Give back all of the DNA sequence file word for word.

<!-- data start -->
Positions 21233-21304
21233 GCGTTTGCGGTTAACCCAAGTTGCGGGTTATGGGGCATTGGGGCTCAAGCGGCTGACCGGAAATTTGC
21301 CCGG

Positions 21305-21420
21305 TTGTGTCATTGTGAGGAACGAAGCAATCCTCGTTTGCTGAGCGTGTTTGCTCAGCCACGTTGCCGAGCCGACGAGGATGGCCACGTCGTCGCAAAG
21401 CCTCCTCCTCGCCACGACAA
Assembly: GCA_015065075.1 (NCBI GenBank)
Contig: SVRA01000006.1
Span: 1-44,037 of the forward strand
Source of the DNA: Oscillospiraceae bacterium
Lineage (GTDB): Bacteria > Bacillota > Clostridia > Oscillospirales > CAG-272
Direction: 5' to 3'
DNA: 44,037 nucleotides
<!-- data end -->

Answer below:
Positions 21233-21304
21233 GCGTTTGCGGTTAACCCAAGTTGCGGGTTATGGGGCATTGGGGCTCAAGCGGCTGACCGGAAATTTGC
21301 CCGG

Positions 21305-21420
21305 TTGTGTCATTGTGAGGAACGAAGCAATCCTCGTTTGCTGAGCGTGTTTGCTCAGCCACGTTGCCGAGCCGACGAGGATGGCCACGTCGTCGCAAAG
21401 CCTCCTCCTCGCCACGACAA
Assembly: GCA_015065075.1 (NCBI GenBank)
Contig: SVRA01000006.1
Span: 1-44,037 of the forward strand
Source of the DNA: Oscillospiraceae bacterium
Lineage (GTDB): Bacteria > Bacillota > Clostridia > Oscillospirales > CAG-272
Direction: 5' to 3'
DNA: 44,037 nucleotides